Once again, SmackDown! Live is tasked with creating a competent and compelling build for a pay-per-view out of just two weeks of programming. While the blue brand continued its streak of always being prepared by at least mentioning the Elimination Chamber pay-per-view before this past Sunday’s Royal Rumble pay-per-view, the official build for the Chamber starts with this week’s episode of SmackDown… in Corpus Christi, Texas. Yes, Corpus Christi, a city infamous for its lackluster reactions to televised WWE events, is the first of two stops in the build for the next SmackDown pay-per-view. It’s already difficult enough for WWE to sell these pay-per-views (in terms of literally putting butts in seats) on such short notice, but when the first crowd to get a certain amount of storytelling isn’t down for much reacting, that makes for an even tougher upward battle.

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So SmackDown starts with the Corpus Christi Special: It opens the show with John Cena. No WWE Superstar can get a casual WWE crowd more hyped than John Cena can, but even Corpus Christi proves itself to be the exception to the rule.

At first. Corpus Christi is somewhat inconsistent in its reactions to this week’s show (despite the melee with the tag team division, there’s absolutely no reaction during that segment), but for once, that inconsistency ends up weighing more on the side of excitement and genuine interest in the show. Cena’s opening promo doesn’t inspire much confidence in the crowd’s ability to make it loud, but fast forward a few minutes to the tag match between The Wyatt Family and the unlikely duo of John Cena and Luke Harper, and the fear is gone. And while it’s natural to worry about the typical Corpus Christi crowd reappearing when it finally comes time for the main event, amazingly, they’re absolutely on fire for the latest installment of AJ Styles and Dean Ambrose, a match that deserves a hot crowd.

With a decent crowd on hand and a pay-per-view on the way—plus the Road To WrestleMania—this week’s SmackDown gets to work. In its main event scene, in its women’s division, in its tag team division, and even in its mid-card. This week’s show has it all, creating a very good product from top to bottom even when it’s not devoting the most time to certain things. Because SmackDown is a show that thrives on the art of brevity and time management. There are no overruns for this show, and there’s just no way everything can make it on each week. For example, last week’s Carmella and James Ellsworth shopping spree was originally promoted for the week before, and there simply was no time. But when SmackDown needs to tell its stories, it makes sure it tells its stories. That even applies to something as simple and vicious as the new info sidebar for AJ Styles: “Lost the WWE Championship at the Royal Rumble.”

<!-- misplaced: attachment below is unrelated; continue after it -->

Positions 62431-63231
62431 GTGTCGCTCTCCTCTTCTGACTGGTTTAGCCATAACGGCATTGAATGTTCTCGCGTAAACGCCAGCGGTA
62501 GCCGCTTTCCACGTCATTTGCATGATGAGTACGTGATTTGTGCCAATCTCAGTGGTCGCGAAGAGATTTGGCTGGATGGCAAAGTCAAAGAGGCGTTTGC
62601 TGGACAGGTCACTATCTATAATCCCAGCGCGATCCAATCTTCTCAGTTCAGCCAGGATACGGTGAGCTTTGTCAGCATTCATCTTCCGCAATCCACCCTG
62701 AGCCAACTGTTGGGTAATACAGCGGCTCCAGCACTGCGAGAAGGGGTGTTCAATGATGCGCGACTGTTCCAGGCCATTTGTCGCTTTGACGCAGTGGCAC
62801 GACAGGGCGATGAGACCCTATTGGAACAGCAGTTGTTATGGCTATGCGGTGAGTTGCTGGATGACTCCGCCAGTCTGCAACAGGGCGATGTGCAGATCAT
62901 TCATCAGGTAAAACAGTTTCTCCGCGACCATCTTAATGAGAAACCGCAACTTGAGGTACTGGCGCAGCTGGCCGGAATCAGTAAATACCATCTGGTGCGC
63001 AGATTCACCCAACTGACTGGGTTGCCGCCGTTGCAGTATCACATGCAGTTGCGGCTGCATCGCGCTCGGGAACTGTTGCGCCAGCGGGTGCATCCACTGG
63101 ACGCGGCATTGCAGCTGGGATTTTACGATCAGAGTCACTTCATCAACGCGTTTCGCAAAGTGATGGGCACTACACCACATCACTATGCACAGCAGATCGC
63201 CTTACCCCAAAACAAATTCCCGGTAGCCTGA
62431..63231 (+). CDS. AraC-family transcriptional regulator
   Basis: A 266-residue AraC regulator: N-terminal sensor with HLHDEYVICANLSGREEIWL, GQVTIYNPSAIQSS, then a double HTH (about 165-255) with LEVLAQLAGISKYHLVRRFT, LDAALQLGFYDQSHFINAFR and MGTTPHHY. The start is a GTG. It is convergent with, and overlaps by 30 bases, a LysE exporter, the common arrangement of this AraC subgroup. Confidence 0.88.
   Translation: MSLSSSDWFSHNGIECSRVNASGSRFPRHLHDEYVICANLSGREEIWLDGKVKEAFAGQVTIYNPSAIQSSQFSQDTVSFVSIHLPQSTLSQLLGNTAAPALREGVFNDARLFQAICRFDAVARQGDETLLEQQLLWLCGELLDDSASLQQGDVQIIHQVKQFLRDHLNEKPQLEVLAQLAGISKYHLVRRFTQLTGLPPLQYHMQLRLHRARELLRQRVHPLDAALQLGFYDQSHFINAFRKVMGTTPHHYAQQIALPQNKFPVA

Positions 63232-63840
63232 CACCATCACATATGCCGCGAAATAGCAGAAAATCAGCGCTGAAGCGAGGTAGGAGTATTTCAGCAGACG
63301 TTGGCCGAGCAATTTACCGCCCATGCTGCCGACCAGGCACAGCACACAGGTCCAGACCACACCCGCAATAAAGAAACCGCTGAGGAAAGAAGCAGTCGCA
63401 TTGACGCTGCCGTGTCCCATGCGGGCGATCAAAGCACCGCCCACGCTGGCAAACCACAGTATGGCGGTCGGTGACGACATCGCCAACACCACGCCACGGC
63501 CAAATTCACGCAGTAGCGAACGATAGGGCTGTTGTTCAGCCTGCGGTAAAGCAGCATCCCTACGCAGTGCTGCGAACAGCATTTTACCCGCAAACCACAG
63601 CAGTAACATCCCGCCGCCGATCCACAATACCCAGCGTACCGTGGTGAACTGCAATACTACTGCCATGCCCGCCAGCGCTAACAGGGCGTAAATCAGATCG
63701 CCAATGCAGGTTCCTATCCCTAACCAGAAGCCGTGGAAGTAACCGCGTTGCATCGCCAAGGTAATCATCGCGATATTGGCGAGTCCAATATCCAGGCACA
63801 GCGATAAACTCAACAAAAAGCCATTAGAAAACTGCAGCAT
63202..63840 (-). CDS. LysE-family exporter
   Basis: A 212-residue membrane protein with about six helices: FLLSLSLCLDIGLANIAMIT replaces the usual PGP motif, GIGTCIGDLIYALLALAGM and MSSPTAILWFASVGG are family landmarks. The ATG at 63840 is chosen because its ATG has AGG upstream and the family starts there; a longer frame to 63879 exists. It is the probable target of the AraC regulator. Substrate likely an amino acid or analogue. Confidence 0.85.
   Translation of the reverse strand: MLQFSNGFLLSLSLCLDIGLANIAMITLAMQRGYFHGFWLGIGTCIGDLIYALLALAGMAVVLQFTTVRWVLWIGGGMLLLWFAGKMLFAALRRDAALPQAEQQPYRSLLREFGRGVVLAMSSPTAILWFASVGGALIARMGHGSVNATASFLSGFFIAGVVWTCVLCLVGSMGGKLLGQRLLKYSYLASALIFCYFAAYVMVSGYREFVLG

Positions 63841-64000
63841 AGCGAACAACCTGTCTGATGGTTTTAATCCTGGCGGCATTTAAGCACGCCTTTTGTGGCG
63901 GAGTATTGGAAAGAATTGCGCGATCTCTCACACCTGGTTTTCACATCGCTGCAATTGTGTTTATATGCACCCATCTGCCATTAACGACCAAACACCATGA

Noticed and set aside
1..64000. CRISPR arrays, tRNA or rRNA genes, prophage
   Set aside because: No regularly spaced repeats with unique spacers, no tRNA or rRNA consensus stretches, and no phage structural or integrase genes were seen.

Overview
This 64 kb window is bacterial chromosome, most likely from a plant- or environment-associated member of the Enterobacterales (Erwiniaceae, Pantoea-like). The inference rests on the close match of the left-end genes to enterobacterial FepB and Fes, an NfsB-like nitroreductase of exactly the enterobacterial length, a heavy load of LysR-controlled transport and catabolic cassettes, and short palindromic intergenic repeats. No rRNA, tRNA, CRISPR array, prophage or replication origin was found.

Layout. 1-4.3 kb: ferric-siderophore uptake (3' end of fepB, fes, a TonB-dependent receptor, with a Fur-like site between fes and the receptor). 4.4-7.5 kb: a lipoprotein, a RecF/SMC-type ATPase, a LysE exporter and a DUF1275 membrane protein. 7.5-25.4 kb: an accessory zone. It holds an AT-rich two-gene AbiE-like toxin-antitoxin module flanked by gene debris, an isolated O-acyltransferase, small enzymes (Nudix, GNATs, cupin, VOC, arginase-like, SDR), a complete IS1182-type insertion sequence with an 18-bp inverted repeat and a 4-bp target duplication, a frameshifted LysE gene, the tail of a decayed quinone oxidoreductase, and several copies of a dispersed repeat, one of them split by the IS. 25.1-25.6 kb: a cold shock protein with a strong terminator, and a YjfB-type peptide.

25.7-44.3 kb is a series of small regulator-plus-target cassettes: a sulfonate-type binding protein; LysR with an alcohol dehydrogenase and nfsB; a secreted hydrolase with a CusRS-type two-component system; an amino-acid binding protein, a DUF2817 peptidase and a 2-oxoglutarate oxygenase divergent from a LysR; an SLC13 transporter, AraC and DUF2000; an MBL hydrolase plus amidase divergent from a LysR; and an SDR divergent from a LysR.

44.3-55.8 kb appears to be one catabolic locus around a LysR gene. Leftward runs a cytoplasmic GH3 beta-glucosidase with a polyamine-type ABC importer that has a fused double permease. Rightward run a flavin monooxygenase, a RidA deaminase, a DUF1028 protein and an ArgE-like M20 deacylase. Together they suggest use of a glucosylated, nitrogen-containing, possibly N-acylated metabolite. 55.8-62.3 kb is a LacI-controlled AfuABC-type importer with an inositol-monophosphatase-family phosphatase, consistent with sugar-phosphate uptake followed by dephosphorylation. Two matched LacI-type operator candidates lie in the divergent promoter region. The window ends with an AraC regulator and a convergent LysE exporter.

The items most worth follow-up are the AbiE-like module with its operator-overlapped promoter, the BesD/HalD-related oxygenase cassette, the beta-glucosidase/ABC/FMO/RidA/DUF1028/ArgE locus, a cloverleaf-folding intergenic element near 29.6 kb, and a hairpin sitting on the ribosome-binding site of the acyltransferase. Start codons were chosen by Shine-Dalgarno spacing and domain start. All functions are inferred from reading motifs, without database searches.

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One might question for a second why WWE production would be so bold as to make that the “fun fact” for any of its Superstars, but once you think about the way the AJ Styles characters is portrayed and how he treats everyone in the back, it makes all the sense in the world. In the blue-tinged world of SmackDown! Live, that new sidebar is the production equivalent of AJ wearing John Cena’s armband as a headband. Actions have consequences. Go figure.

As the opening Cena promo segues into Shane McMahon doing his best Teddy Long impression and putting together an immediate tag match, it’s clear there’s only one major story being told in this match. That story is certainly not really about champion John Cena or the main event of WrestleMania as it stands now. The Wyatt Family is either in disarray or stronger than it’s ever been right now, and the tag match itself tells a great story as it essentially becomes a handicap match: Harper only wants in the match when Orton’s in the ring, so eventually Bray and Randy don’t give him what he wants, and cannon fodder Cena suffers for it. For the brief period early on in the match when Harper gets some face time with Orton, the crowd is on fire, especially with tag team hype-ologist Cena convincing the crowd that Harper is a pure babyface who also happens to be a pure backwoods cultist. And at the end Harper finally gets over his refusal to lay hands on Bray… but he still comes up short.

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Somehow all of this leads this leads to Cena and Orton being booked as a one-on-one match for next week’s SmackDown.